Common name: redtail catfish
Synonyms and Other Names: Pirarara, cajaro, guacamayo, bigorilo, pez torre, laitu, parabepre.
available through www.itis.gov
Identification: A somewhat dated key to pimelodid genera was presented by Schultz (1944). A few distinguishing characteristics and photographs were given by Goulding (1980), Burgess (1989), and Barthem and Goulding (1997). Distinctive features of the skeleton are detailed in descriptions of extinct fossil species of the genus (Lundberg et al., 2003; Aguilera et al., 2008). Color photographs, including one of a small juvenile, appeared in Ferraris (1991). The color pattern is quite distinct and photographs of this species are common in aquarium literature. Many references to Phractocephalus hemioliopterus give incorrect spellings of the scientific name (e.g., P. hemiliopterus).
The redtail catfish is distinctively-colored, with a dark grey to black background color, a wide white stripe that extends along the midline (from the mouth to caudal fin) and a red or orange caudal fin. The dorsal, pelvic, and anal fins are also sometimes red or orange. It can grow to 1.3 m and 80 kg. The species is often called the pirarara catfish, especially in literature from South America.
Size: 130 cm and 80 kg.
Native Range: Tropical America. Widespread in Amazon and Orinoco basins of South America (Barthem and Goulding 1997).
Interactive maps: Point Distribution Maps
Puerto Rico &
Table 1. States with nonindigenous occurrences, the earliest and latest observations in each state, and the tally and names of HUCs with observations†. Names and dates are hyperlinked to their relevant specimen records. The list of references for all nonindigenous occurrences of Phractocephalus hemioliopterus are found here.
Table last updated 5/25/2018
† Populations may not be currently present.
Ecology: The redtail catfish is native to the Amazon and Orinoco River basins, where it uses its well-developed chemosensory and tactile abilities to sense prey. The diet consists primarily of other fishes (primarily characins and catfishes) but also may include fruits, seeds, and crustaceans, especially in seasonally-flooded forests. It is a habitat generalist, using large rivers, sloughs, streams, lagoons, and estuaries. It is a slow-moving, bottom-dwelling fish that is thought to attack prey by probing and ambush. The species is an important component of the Amazonian fishery. From Goulding (1980), Barthem and Goulding (1997) and Barbarino Duque and Winemiller (2003).
Means of Introduction: Probable aquarium release.
Status: Failed in Florida, Nebraska, Missouri and Texas. Unknown in Tennessee. Three individuals collected in proximity to one another. This species may be able to survive winters in a warm-water refugia.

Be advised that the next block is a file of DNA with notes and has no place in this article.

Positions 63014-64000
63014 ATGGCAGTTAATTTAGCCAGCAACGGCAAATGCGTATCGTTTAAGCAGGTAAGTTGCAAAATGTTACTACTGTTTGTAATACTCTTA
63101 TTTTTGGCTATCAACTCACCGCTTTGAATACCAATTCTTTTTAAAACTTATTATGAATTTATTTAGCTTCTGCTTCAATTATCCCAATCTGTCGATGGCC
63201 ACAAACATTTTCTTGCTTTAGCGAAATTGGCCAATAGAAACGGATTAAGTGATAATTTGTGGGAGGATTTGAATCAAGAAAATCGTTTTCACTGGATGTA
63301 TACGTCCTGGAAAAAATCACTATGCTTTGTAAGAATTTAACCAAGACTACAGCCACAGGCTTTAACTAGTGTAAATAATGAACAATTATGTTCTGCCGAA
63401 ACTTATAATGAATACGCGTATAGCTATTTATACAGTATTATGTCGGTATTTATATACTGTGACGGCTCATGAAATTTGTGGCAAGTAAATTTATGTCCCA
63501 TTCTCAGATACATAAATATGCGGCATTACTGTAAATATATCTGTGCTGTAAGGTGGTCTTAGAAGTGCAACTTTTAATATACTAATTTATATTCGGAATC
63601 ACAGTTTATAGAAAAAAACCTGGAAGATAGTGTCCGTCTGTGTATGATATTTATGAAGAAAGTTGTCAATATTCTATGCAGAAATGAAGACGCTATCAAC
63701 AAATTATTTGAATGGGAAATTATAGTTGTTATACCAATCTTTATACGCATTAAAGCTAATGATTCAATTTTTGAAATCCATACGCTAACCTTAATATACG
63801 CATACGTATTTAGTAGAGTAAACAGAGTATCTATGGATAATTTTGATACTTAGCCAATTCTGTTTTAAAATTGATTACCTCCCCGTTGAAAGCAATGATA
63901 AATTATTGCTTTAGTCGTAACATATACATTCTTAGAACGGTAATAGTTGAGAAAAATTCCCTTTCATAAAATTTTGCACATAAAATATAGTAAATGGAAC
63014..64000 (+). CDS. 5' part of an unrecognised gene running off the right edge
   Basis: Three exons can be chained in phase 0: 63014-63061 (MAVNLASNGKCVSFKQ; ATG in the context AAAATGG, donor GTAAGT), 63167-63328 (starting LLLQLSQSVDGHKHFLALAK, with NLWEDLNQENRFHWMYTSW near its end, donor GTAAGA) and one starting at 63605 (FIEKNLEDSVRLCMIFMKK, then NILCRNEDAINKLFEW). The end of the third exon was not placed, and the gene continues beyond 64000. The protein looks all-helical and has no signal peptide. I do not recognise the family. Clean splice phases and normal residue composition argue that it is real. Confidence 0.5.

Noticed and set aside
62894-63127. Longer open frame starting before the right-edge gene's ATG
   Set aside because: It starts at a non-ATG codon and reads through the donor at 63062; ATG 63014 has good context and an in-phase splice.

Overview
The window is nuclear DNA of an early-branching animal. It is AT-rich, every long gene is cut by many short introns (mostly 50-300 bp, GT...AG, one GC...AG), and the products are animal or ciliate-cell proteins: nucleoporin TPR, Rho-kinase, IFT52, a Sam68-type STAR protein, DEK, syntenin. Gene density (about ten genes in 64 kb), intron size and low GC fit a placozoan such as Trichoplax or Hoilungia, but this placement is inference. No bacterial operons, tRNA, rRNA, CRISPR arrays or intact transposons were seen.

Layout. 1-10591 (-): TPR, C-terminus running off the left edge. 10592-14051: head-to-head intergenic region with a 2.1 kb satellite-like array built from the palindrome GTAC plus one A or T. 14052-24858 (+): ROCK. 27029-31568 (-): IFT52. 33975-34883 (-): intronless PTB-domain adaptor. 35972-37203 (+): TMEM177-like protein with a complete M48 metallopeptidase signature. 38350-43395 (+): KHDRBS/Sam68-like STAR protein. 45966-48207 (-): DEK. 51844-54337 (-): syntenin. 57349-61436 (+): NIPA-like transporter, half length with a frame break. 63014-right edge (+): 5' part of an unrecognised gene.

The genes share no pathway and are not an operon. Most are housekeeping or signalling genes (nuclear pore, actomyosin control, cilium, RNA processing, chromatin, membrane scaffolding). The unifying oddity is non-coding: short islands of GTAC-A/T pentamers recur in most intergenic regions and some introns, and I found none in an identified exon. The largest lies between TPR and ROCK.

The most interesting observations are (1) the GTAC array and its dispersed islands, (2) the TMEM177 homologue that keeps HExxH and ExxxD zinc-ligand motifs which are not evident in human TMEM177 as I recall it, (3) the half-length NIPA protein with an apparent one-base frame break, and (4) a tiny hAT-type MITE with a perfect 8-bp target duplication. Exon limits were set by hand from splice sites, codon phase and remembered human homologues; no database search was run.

Impact of Introduction: The impacts of this species are currently unknown, as no studies have been done to determine how it has affected ecosystems in the invaded range. The absence of data does not equate to lack of effects. It does, however, mean that research is required to evaluate effects before conclusions can be made.
References: (click for full references)
Aguilera, O., J. Bocquentin, J.G. Lundberg & A. Maciente. 2008. A new cajaro catfish (Siluriformes: Pimelodidae: Phractocephalus) from the Late Miocene of Southwestern Amazonia and its relationship to †Phractocephalus nassi of the Urumaco Formation. Paläeontologische Zeitschrift. 82(2):231-245.
Barbarino Duque, A. and K. O. Winemiller. 2003. Dietary segregation among large catfishes of the Apure and Arauca Rivers, Venezuela. Journal of Fish Biology 63: 410-427.
Barthem, R. and M. Goulding. 1997. The Catfish Connection: Ecology, Migration, and Conservation of Amazon Predators. Columbia University Press, New York.
Burgess, W. E. 1989. An atlas of freshwater and marine catfishes: a preliminary survey of the Siluriformes. Tropical Fish Hobbyist Publications, Inc., Neptune City, NJ.
Courtenay, W. R., Jr., D. P. Jennings, and J. D. Williams. 1991. Appendix 2: exotic fishes. Pages 97-107 in Robins, C. R., R. M. Bailey, C. E. Bond, J. R. Brooker, E. A. Lachner, R. N. Lea, and W. B. Scott. Common and scientific names of fishes from the United States and Canada, 5th edition. American Fisheries Society Special Publication 20. American Fisheries Society, Bethesda, MD.
Ferraris, C. J., Jr. 1991. Catfish in the aquarium. Tetra Press, Morris Plains, NJ.
Goulding, M. 1980. Fishes of the Forest: Explorations in Amazonian Natural History. University of California Press, Los Angeles, CA.
Lundberg J.G. and O. Aguilera. 2003. Additional Specimens and Reinterpretation of the Late Miocene Phractocephalus Catfish (Pimelodidae, Siluriformes) from Urumaco, Venezuela. Neotropical Ichthyology. 1(2):97-109.
Rasmussen, J.L. 1998. Aquatic nuisance species of the Mississippi River basin. 60th Midwest Fish and Wildlife Conference, Aquatic Nuisance Species Symposium, Dec. 7, 1998, Cincinnati, OH.
Schultz, L. P. 1944. The catfishes of Venezuela, with descriptions of thirty-eight new forms. Proceedings of the U.S. National Museum 94(3172):173-338.
Pamela J. Schofield, Leo Nico, and Pam Fuller
Revision Date: 6/7/2012
Peer Review Date: 2/9/2016
Pamela J. Schofield, Leo Nico, and Pam Fuller, 2018, Phractocephalus hemioliopterus (Bloch and Schneider, 1801): U.S. Geological Survey, Nonindigenous Aquatic Species Database, Gainesville, FL, https://nas.er.usgs.gov/queries/factsheet.aspx?SpeciesID=838, Revision Date: 6/7/2012, Peer Review Date: 2/9/2016, Access Date: 8/15/2018
This information is preliminary or provisional and is subject to revision. It is being provided to meet the need for timely best science. The information has not received final approval by the U.S. Geological Survey (USGS) and is provided on the condition that neither the USGS nor the U.S. Government shall be held liable for any damages resulting from the authorized or unauthorized use of the information.